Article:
Arizona, Hacienda HealthCare reach agreement after alleged sex assault
PHOENIX — Arizona and Hacienda HealthCare have reached an agreement to place the facility under state supervision after a nurse was arrested for allegedly sexually assaulting an incapacitated patient.
The agreement that was announced Friday will allow the Arizona Department of Health Services to regulate the intermediate care facility where the 29-year-old woman was treated for years before giving birth late last year.
Nathan Sutherland, a nurse who cared for the patient at the time of the alleged assault, was arrested in January after his DNA was matched to the baby’s, police said. He has pleaded not guilty.
As part of the agreement, “Male caregivers are not to provide direct care to females without another person present,” Arizona Department of Health Services Director Dr. Cara Christ said.
State health officials will be able to survey any of Hacienda’s facilities unannounced and will post the inspection results and any plans for correction on AZCareCheck.com.
“This is very significant that we’ve been able to reach this agreement,” Christ said.
“This is going to ensure the health and safety of those patients (and) provides the department with regulatory oversight.”
But the agreement is only in effect until Hacienda becomes licensed by the state, the department terminates the contract or if both parties agree to terminate the contract. Hacienda is a Medicaid-certified facility and is exempt from state licensing due to an Arizona statute.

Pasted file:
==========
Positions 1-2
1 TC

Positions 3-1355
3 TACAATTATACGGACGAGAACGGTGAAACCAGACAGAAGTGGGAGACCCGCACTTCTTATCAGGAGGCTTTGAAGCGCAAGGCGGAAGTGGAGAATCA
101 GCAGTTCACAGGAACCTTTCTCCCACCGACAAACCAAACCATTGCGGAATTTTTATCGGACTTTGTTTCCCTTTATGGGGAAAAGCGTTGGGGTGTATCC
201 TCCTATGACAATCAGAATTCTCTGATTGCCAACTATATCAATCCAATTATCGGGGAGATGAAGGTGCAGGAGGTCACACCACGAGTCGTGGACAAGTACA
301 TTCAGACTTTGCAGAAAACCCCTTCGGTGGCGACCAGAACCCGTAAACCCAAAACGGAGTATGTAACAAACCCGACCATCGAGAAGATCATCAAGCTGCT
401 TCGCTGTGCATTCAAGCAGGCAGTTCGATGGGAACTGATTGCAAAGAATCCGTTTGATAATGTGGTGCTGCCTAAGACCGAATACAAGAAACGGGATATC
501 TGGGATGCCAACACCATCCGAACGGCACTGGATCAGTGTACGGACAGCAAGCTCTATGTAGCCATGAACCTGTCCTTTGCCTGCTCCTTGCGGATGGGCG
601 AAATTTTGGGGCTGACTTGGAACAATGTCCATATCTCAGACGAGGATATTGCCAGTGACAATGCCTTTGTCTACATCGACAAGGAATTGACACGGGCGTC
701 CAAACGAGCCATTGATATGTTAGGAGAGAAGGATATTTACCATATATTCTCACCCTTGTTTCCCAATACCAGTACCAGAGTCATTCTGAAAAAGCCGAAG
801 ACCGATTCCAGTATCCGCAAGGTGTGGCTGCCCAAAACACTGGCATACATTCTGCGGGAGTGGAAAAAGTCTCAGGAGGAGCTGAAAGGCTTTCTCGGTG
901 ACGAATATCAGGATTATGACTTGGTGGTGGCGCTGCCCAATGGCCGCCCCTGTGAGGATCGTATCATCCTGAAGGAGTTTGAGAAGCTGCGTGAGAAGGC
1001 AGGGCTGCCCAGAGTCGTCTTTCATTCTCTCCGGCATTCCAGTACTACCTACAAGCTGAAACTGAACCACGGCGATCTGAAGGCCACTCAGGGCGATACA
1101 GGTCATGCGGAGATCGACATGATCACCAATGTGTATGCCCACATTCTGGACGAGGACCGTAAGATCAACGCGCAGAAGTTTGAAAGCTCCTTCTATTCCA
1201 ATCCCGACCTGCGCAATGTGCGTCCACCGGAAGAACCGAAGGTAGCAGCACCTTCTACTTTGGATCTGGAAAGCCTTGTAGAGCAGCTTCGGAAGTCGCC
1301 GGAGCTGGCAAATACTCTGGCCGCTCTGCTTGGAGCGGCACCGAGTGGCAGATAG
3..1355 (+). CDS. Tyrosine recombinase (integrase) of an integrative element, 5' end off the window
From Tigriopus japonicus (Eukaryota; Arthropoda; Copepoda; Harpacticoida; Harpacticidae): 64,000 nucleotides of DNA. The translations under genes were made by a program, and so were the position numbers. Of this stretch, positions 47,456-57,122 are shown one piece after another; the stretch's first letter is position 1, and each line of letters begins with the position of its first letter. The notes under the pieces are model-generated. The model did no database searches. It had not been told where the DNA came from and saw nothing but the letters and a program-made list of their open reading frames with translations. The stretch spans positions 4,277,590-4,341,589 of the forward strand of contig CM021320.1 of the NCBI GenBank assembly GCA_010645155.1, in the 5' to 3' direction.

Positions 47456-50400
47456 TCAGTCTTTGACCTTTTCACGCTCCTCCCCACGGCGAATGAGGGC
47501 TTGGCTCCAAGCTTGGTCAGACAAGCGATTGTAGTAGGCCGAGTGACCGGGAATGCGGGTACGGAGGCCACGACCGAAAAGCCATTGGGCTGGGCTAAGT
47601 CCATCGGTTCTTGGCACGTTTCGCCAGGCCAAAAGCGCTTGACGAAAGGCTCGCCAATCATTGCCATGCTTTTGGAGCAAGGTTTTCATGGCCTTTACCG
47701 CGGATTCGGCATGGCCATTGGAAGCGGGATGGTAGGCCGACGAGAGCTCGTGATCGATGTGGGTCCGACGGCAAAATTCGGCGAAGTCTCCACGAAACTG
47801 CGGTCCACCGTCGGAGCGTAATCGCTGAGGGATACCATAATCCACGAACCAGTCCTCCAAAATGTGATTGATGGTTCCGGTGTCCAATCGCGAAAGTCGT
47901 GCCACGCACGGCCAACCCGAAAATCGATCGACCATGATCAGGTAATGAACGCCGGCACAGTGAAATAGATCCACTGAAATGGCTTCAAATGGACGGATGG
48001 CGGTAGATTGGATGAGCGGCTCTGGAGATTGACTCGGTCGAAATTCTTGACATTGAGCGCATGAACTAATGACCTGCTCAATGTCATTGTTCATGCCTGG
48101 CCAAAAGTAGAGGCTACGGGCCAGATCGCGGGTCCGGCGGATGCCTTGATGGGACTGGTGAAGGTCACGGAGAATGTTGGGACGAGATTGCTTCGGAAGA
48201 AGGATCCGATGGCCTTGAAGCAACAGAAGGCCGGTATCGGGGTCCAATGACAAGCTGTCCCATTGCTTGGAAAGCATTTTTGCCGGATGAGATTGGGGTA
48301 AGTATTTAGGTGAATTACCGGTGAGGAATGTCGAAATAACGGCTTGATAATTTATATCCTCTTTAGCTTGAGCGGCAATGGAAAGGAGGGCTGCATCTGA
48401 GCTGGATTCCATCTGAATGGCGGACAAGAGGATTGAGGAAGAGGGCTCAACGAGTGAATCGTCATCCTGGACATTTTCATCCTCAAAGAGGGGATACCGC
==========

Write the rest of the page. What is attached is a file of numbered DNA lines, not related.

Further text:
If a bill to regulate facilities like Hacienda becomes law, the facility will have to apply for licensure within 30 days after the rules go into effect.
“This agreement marks an important first step, because it allows Hacienda and our nearly 800 employees to partner with the state to show how serious we are about delivering the best possible medical care under the safest possible conditions,” Perry Petrilli, Hacienda’s acting CEO said in a statement.
Officials at Hacienda will hire onsite monitors and implement a video monitoring plan for additional security, as well as provide daily reports of staffing departures to keep up with patient care.
Hacienda was also ordered hire an independent party that will oversee operations and health care delivery, evaluate the company’s practices and systems and ensure health and safety concerns from the department are being addressed.
The third party will also provide the state Department of Health Services with a monthly report of administrative activities and updates on the company’s compliance with the agreement.
“Our No. 1 priority is the health and safety of the patients at this facility,” Christ said.
Officials at Hacienda HealthCare will meet weekly with state health officials and will provide the department with a plan for the facility’s future operations. They will also have to pay a $50,000 deposit that can be used to assist the transfer of patients as well as maintain compliance with state and federal contracts.
If the long-term care facility ever decides to close its doors, officials must give at least 90 days notice before doing so and provide a transfer plan that will “ensure the health and safety of the residents.”